World Library  
Flag as Inappropriate
Email this Article

Volunteer military

Article Id: WHEBN0009354649
Reproduction Date:

Title: Volunteer military  
Author: World Heritage Encyclopedia
Language: English
Subject: Military recruitment, Indian Army, Milton Friedman, Military volunteer, William F. Cloud
Publisher: World Heritage Encyclopedia

Volunteer military

A volunteer military or all-volunteer military is one which derives its manpower from volunteers rather than conscription or mandatory service. A country may offer attractive pay and benefits through military recruitment to attract volunteers. Many countries with volunteer militaries reserve the right to renew conscription in the event of an emergency.

The Indian Army is the world's largest standing volunteer army. According to the International Institute for Strategic Studies, in 2010 the army had a strength of 1,129,900 active personnel and 960,000 reserve personnel. Formerly the pre-independence British Indian Army was also an all-volunteer force consisting at its peak of some 2,500,000 personnel.

In recent decades, the trend among numerous countries has been to move from conscription to all-volunteer military forces. One significant example is in France, which has historically been the first to introduce modern conscription and whose model was followed by many other countries in Europe and elsewhere around the world.

Volunteer military

See also

For further reading

Greenberg, Greg A., Robert A. Rosenheck, and Rani A. Desai. “Risk of Incarceration among Male Veterans and Nonveterans: Are Veterans of the All Volunteer Force at Greater Risk.” Armed Forces & Society, Apr 2007; vol. 33: pp. 337–350.

Gilroy, Curtis L., Robert L. Phillips, and John D. Blair. “The All-Volunteer Army: Fifteen Years Later.” Armed Forces & Society, Apr 1990; vol. 16: pp. 329–350.

Snyder, William P. “Officer Recruitment for the All-Volunteer Force: Trends and Prospects.” Armed Forces & Society, Apr 1984; vol. 10: pp. 401–425.

Bachman, Jerald G. and John D. Blair. “’Citizen Force’ or ‘Career Force’?: Implications for Ideology in the All-Volunteer Army.” Armed Forces & Society, Oct 1975; vol. 2: pp. 81-96.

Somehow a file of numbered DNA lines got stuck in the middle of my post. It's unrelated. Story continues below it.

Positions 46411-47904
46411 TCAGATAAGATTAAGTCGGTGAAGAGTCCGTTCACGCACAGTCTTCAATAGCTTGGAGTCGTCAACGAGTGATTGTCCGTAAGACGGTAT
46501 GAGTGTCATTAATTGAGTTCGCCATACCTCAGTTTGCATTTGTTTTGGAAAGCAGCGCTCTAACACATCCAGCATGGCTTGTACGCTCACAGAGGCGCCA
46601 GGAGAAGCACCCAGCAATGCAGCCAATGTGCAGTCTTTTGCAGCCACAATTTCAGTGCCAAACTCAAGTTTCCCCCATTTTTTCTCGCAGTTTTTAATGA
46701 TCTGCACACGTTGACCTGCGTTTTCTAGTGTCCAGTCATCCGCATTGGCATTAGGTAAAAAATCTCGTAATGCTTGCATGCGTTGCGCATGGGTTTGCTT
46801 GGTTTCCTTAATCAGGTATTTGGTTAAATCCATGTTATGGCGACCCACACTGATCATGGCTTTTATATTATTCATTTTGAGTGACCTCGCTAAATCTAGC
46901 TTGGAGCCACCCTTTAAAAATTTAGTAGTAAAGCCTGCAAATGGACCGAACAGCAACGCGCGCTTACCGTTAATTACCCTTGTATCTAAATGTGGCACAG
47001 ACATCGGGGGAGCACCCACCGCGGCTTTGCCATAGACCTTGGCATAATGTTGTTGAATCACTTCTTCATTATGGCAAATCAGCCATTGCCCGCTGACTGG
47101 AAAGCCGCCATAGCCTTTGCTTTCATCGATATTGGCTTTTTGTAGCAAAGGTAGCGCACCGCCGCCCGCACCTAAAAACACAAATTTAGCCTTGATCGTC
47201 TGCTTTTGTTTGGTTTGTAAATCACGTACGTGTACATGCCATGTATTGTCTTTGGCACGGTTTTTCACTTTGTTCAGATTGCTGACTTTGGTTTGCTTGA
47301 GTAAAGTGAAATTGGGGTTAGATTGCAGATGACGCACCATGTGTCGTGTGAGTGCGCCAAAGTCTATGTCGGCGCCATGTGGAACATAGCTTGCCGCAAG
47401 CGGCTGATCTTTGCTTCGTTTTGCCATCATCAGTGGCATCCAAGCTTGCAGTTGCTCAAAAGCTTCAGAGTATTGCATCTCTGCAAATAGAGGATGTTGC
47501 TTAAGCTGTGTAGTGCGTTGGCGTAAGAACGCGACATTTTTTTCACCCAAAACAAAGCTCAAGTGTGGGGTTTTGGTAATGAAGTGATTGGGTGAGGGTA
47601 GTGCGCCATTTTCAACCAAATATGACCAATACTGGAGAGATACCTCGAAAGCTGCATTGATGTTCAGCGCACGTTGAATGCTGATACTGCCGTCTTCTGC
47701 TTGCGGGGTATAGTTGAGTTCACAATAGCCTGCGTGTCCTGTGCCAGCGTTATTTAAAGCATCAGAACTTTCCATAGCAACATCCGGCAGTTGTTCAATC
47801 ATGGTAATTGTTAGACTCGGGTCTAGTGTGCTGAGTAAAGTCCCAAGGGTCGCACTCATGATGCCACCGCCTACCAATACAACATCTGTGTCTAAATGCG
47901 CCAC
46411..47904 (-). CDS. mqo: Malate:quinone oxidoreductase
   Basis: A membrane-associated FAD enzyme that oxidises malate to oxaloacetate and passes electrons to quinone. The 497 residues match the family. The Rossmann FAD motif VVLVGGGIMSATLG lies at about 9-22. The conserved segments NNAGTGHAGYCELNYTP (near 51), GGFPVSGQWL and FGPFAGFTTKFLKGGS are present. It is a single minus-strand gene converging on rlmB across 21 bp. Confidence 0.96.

McNown, Robert F., Bernard Udis, and Colin Ash. “Economic Analysis of the All-Volunteer Force.” Armed Forces & Society, Oct 1980; vol. 7: pp. 113–132.

Janowitz, Morris and Charles C. Moskos, Jr. “Five Years of the All-Volunteer Force: 1973-1978. Armed Forces & Society, Jan 1979; vol. 5: pp. 171–218.

This article was sourced from Creative Commons Attribution-ShareAlike License; additional terms may apply. World Heritage Encyclopedia content is assembled from numerous content providers, Open Access Publishing, and in compliance with The Fair Access to Science and Technology Research Act (FASTR), Wikimedia Foundation, Inc., Public Library of Science, The Encyclopedia of Life, Open Book Publishers (OBP), PubMed, U.S. National Library of Medicine, National Center for Biotechnology Information, U.S. National Library of Medicine, National Institutes of Health (NIH), U.S. Department of Health & Human Services, and, which sources content from all federal, state, local, tribal, and territorial government publication portals (.gov, .mil, .edu). Funding for and content contributors is made possible from the U.S. Congress, E-Government Act of 2002.
Crowd sourced content that is contributed to World Heritage Encyclopedia is peer reviewed and edited by our editorial staff to ensure quality scholarly research articles.
By using this site, you agree to the Terms of Use and Privacy Policy. World Heritage Encyclopedia™ is a registered trademark of the World Public Library Association, a non-profit organization.

Copyright © World Library Foundation. All rights reserved. eBooks from World eBook Library are sponsored by the World Library Foundation,
a 501c(4) Member's Support Non-Profit Organization, and is NOT affiliated with any governmental agency or department.